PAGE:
1. Please do not give a seller an idea of price - let your Stager quote any pricing.
2. Allow the Stager to properly price the Staging and share with the Seller directly so that if your seller has questions, the Stager is the one answering them.
3. Any negotiations on price should be between the legal owner of the house and the Stager.
4. Realize that at some point if the Staging cannot be done properly it should not be done at all. Throwing some decor and a few pieces of furniture in house is not Staging.
5. Understand that the Staging helps YOU get the results you want with selling the house. It is a team effort, so please do not undermine the Stager's pricing. And by the way, when the house sells at a better price, YOU make more commission!
6. When a Seller asks you about price, simply say, I will have my Stager get in touch with you to get you an accurate price for Staging your house.
When a seller limits the ability of the Stager to do the staging properly but coming up with some arbitrary dollar amount they hope to spend, they will not be happy with the results. When the house does not sell, the Seller rarely takes responsibility for not allocating the proper Staging budget and points fingers at the Stager and the Realtor.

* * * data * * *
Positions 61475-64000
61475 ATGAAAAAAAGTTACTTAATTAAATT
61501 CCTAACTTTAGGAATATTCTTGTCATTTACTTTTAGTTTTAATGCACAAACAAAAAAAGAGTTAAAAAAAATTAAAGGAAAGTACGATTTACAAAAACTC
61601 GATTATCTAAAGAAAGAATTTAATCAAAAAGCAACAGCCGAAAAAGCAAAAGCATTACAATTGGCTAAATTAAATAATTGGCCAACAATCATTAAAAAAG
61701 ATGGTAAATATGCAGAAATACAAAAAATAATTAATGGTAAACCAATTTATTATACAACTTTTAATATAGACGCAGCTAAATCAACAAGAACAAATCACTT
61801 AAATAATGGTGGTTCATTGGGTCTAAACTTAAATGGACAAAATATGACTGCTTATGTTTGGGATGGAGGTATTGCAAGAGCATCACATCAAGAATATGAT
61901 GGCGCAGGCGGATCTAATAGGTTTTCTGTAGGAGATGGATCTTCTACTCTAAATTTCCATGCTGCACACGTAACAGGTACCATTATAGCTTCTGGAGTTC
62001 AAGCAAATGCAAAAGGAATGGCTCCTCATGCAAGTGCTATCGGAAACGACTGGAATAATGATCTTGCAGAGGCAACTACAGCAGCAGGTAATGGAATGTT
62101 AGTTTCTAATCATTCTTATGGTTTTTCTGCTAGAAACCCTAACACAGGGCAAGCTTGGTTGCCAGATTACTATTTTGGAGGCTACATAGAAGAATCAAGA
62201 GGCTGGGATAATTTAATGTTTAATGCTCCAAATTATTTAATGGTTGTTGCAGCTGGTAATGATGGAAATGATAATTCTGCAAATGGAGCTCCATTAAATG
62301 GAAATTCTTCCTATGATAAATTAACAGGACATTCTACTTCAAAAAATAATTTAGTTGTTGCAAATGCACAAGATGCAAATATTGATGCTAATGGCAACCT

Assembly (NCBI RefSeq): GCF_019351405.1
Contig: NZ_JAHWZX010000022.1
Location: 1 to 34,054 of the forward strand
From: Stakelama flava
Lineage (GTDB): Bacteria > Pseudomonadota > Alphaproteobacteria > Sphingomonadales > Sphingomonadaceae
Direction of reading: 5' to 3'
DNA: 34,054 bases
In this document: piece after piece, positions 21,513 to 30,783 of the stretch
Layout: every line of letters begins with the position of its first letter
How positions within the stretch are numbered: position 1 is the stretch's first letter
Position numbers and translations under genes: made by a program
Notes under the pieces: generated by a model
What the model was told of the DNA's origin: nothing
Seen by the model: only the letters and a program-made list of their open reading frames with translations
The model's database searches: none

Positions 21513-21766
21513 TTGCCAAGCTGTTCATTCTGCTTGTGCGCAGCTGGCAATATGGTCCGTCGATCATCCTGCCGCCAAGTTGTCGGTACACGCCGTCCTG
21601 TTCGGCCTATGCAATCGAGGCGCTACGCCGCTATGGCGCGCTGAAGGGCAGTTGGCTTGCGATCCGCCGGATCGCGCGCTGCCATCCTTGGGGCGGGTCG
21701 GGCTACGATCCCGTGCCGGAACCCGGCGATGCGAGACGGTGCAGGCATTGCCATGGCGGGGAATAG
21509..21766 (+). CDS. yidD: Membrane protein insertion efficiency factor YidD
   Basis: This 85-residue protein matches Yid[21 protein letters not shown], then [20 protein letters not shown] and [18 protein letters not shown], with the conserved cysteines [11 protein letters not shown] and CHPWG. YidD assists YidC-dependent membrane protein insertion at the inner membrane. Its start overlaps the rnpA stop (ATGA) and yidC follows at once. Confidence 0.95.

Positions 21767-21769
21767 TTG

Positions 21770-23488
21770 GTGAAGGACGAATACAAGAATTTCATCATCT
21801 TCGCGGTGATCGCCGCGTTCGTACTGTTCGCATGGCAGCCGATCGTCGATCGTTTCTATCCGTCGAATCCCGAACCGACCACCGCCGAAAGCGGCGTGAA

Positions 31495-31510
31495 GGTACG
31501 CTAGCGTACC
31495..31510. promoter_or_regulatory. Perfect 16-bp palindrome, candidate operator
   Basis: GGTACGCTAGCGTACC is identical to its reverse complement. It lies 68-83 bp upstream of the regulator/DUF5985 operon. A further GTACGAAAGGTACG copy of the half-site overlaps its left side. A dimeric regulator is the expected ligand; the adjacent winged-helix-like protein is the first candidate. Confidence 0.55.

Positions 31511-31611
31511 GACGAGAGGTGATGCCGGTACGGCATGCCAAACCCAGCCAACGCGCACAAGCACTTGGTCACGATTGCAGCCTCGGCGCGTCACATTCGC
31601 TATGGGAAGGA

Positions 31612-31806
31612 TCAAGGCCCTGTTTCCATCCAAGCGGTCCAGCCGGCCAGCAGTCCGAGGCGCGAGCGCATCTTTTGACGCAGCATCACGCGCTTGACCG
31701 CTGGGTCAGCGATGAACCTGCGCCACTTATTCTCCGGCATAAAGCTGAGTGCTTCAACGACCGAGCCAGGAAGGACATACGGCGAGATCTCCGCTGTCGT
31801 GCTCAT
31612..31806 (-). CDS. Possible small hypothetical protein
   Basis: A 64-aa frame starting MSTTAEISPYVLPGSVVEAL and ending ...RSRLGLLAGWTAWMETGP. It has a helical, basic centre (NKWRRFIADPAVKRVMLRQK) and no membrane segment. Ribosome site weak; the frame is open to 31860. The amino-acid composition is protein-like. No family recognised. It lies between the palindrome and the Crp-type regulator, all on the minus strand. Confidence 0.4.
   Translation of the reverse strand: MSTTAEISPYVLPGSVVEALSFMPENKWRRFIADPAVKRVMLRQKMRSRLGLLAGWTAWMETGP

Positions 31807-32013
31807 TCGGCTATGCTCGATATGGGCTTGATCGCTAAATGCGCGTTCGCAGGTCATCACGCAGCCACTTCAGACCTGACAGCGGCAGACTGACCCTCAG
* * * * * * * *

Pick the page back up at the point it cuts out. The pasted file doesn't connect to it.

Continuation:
As the market normalizes - this practice of dictating a budget to a Stager without even receiving a pricing proposal will hopefully stop. The old adage of "you get what you pay for" is true. I am not in the practice of making it work to the point where I barely net a profit on the Staging and cannot stand proudly behind my product. I am a business owner and here to make an income and profit on my time, talent and creativity. You want the Staging done right - you need to pay for that service. You would not be happy if you hired a schlocky mechanic to fix your car only to have it break down two weeks later. You will not be happy limiting the Staging by reducing the budget as the buyer experience will still not be enough to entice them to make an offer.
Remember this: If the investment in Staging is less than a price reduction and Staging can help your house or listing be priced BETTER than the competition from the get go - don't you think it's worth doing it properly? Staging saves or help the seller make 10-20X their Staging investment - and that is something they can take to the bank.